"Have you ever been a member of or in any way associated (either directly or indirectly) with a terrorist organization?" Seems vague. It probably should be "with a terrorist organization as recognized by the United States" For some Hamas is a terrorist organization, some make a link that certain governments are behaving like a terrorist organization.

But sadly yeah the whole reason those questions are asked is because you can prosecute/fine or deal with people who put down no but you can prove has a link/associate/business relationship mentioned.

Kate

Like what several others have said, this is simply a legal form of ass-covering (says the student who was in immigration law 6 hours ago).

tudza

Indeed, isn't it still true that the UN has not come to an agreement about what terrorist activity is?

david

I just passed my citizenship exam a month ago and due to become a citizen in a few weeks.

In addition to some of the questions above and more, the form I present asks (to paraphrase); that in the few weeks between the interview and the ceremony have I become a 'habitual drunkard'

This stuff is odd.

The form also states that while all information is optional, it will affect my application. Nice.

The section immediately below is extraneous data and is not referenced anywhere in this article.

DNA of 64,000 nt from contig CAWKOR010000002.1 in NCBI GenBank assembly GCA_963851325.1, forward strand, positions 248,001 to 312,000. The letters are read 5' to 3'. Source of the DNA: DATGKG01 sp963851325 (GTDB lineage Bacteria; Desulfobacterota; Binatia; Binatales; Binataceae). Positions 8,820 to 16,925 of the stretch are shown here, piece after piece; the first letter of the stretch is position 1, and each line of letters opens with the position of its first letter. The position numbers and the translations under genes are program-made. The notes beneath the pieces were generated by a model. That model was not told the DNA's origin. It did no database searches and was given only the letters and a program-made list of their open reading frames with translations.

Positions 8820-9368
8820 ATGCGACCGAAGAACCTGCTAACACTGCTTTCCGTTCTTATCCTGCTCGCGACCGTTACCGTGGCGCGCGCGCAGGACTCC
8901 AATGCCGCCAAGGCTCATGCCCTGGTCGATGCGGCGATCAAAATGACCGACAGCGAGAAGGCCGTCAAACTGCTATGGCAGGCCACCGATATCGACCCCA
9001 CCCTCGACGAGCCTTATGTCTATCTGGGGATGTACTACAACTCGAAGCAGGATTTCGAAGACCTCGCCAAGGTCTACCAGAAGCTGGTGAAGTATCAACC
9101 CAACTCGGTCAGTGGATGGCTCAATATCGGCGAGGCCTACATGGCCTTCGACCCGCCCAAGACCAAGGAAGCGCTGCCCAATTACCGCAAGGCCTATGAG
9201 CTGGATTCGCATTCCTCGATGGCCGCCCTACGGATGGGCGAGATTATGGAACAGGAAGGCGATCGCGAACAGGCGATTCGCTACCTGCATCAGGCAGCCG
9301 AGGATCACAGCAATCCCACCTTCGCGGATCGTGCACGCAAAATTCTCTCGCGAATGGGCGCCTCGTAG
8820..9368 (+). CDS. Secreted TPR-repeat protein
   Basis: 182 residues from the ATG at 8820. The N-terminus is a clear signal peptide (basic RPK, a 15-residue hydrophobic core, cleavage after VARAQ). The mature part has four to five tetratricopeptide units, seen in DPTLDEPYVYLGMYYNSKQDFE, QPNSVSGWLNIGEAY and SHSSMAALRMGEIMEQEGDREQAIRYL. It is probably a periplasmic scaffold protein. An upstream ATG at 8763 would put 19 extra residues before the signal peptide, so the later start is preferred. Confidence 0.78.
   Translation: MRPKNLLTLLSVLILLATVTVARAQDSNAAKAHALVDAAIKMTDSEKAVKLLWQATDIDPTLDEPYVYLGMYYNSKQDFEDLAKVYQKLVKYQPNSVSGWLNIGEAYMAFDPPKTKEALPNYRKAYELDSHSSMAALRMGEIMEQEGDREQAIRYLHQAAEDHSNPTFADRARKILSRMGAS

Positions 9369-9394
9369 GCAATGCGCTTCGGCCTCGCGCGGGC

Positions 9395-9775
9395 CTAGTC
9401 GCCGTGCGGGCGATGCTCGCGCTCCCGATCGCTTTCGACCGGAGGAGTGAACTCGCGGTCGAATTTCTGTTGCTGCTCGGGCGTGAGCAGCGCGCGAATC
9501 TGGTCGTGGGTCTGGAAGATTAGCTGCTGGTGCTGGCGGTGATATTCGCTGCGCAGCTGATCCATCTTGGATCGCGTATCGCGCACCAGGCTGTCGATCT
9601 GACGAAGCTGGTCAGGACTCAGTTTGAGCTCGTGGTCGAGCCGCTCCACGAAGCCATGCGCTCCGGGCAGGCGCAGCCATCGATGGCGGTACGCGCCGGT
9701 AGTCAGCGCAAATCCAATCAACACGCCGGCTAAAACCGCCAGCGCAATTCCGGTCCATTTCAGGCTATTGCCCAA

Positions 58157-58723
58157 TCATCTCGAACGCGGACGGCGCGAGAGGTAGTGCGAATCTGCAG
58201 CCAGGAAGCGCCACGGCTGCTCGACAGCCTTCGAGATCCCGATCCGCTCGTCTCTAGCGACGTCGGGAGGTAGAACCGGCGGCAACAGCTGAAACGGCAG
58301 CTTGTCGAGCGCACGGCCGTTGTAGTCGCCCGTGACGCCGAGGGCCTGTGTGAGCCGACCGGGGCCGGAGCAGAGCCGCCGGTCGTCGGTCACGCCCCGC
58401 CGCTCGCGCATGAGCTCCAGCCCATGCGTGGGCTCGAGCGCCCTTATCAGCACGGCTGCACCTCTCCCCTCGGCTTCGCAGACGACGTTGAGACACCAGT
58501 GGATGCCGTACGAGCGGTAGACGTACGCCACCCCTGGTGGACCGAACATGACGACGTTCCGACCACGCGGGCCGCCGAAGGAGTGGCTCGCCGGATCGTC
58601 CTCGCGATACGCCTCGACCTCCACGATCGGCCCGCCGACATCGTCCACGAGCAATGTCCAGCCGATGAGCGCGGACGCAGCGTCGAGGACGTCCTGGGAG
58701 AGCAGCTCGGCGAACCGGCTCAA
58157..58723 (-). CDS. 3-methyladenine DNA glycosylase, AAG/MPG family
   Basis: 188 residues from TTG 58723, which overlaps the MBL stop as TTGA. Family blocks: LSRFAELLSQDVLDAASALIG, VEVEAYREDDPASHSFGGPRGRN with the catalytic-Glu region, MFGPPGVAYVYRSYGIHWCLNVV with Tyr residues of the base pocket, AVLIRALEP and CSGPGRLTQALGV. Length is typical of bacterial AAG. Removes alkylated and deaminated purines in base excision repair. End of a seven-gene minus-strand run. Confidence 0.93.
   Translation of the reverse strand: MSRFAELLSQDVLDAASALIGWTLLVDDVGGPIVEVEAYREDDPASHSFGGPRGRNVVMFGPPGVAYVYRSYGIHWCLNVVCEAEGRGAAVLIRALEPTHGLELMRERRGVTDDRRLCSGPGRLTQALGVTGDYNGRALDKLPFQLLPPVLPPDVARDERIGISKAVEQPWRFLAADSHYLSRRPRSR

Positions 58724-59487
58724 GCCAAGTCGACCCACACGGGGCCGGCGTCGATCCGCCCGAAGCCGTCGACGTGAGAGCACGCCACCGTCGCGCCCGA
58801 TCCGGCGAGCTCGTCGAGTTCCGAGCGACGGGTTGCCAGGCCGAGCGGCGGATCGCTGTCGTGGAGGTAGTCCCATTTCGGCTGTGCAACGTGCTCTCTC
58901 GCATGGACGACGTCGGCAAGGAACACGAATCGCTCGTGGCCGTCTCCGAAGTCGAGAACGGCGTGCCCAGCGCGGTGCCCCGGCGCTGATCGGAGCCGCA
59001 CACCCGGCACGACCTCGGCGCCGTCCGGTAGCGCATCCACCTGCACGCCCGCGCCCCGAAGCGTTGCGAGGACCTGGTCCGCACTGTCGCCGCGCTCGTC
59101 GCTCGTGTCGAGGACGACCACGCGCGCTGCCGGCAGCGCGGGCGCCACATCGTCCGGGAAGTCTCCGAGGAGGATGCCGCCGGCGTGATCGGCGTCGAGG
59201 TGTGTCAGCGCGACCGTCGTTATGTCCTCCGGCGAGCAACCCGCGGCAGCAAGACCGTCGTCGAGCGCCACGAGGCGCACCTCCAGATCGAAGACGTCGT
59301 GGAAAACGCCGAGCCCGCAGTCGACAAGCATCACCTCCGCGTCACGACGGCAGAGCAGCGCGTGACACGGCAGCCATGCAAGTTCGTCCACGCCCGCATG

hal

Just like job applications, the whole point is that 10 years later, if the machines find out you lied, you are deported without having to consider your life here, the flimsiness of evidence for your guilt by associations, or any other relevant fact. You lied on the application ?.... adios!!

On the other hand, if you don't lie, and say you did have such associations, you are immediately subject to the bureaucratic vagaries on the spot, without recourse.

So which behavior is incentivized? Lying or truth-telling? The odds might be affected by whether you are an innocent supplicant (perhaps with lots of juice) or a wild-eyed (behind the dark glasses) anarchist. All this is coupled with the degree to which the vast state enterprise is fearful at the moment or merely its usual inscrutable.

david

Oh yeah... the INS became the BCIS. The BCIS became the USCIS. Anyone care to guess what they call it next year?